Yuan hits new high on dollar rebound

08:28, July 13, 2010      

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The yuan reached a new high Monday mainly on a recent dollar rebound against other currencies and June's stronger-than-expected trade data.

The People's Bank of China (PBC) set the yuan's central parity rate against the dollar at 6.7718 Monday, surpassing a peak of 6.7720 reached July 2.

The dollar has rebounded recently due to rising uncertainties seen in the euro zone, pushing the yuan to rise, as the weight of dollar remains predominant in the currency basket, said economist Chang Jian with Barclays Capital in Hong Kong.

The PBC announced in June a return to a managed float referenced to a basket of curren-cies that was started in July 2005 but suspended when the financial crisis hit.

The trade data for June released over the weekend also put pressure on yuan appreciation, said Yan Jin, a Shanghai-based economist with Standard Chartered Bank (China).

China's exports hit a record high of $137.4 billion in June, making the trade surplus exceed $20 billion, and continuing expansion for the third consecutive month.

The value of the yuan has increased by 557 base points as of Monday since the resumption of the exchange rate reform in June.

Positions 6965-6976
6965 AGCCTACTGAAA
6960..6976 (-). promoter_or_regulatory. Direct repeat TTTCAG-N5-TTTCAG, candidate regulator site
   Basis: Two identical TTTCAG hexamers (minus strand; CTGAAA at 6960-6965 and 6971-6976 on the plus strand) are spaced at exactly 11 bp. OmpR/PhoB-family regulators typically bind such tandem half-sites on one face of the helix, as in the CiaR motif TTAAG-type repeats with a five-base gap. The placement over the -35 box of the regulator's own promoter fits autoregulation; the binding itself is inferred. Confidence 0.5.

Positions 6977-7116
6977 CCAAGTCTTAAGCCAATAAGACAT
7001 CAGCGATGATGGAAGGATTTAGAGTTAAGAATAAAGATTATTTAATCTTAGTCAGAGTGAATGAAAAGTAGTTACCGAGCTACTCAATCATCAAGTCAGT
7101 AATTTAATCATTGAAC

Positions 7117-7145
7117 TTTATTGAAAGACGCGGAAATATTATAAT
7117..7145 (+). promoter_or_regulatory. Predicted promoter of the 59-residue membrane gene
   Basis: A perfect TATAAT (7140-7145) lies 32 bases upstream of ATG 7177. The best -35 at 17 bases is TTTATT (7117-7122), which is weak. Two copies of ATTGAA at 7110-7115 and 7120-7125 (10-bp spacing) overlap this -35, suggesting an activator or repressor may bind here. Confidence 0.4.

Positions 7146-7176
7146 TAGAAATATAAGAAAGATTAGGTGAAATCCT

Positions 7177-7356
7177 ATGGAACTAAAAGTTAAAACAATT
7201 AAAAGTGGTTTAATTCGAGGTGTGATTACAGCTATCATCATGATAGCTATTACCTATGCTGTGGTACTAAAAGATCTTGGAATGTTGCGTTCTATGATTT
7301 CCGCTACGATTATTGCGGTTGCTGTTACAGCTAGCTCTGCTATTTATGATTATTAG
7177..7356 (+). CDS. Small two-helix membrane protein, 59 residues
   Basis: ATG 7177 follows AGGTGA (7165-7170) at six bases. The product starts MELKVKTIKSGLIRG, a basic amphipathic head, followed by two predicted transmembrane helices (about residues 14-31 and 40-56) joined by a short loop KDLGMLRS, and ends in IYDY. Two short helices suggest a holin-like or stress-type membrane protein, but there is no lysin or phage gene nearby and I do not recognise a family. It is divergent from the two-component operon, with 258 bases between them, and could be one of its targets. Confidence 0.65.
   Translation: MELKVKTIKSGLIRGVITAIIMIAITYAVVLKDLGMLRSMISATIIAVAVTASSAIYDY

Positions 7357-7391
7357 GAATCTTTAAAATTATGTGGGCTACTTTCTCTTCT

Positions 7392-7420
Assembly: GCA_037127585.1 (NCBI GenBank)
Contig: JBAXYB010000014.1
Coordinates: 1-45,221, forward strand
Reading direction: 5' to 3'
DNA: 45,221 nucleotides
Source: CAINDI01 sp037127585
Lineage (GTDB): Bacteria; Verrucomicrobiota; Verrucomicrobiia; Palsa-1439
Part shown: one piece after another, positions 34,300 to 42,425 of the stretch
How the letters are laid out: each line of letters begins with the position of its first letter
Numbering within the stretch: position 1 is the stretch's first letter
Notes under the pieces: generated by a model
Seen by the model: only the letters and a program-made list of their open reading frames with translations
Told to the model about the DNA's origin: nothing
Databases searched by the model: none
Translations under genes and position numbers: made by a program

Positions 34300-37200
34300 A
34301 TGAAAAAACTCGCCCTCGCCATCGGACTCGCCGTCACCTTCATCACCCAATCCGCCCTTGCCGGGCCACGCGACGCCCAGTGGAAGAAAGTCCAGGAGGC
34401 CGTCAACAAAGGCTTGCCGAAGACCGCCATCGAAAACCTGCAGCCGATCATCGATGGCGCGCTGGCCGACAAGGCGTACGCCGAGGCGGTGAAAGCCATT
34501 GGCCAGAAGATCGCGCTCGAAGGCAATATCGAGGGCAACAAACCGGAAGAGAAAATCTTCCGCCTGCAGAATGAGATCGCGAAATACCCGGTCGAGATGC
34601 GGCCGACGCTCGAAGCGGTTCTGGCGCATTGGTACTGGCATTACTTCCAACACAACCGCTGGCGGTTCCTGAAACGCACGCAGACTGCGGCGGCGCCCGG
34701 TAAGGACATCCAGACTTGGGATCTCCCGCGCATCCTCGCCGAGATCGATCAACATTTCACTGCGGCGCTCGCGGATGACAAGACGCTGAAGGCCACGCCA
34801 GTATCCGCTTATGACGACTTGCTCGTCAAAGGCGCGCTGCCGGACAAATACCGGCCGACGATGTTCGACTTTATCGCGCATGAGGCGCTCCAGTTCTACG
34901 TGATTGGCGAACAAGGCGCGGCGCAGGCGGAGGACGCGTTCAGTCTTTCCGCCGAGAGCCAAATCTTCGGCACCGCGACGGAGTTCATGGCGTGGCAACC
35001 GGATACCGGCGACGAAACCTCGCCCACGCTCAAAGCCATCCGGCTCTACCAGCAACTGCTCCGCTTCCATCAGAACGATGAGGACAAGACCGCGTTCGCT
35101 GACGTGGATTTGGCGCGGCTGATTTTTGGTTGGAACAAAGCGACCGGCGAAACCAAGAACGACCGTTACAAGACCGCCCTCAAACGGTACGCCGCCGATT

The yuan is likely to see small appreciation over the next one to two months, while slowing down its pace through the last quarter of the year, Yan said.

Export growth would decline in the fourth quarter when the impact of European debt crisis on China's exports would start to be felt, she explained. The yuan is estimated to reach 6.63 against the dollar by the end of this year, she said.

While appreciation rates fluctuate differently depending on the global economy, the yuan is expected to rise at a gradual and modest pace over the medium- to long-term, given a decline seen in the proportion of trade surplus over GDP, Chang said.

The proportion of China's current accounts surplus over GDP shrank to 6.1 percent in 2009 from 9.6 percent in 2008, and the ratio is likely to further drop this year, the State Administration of Foreign Exchange said Thursday.

Source: Global Times

(Editor:黄蓓蓓)

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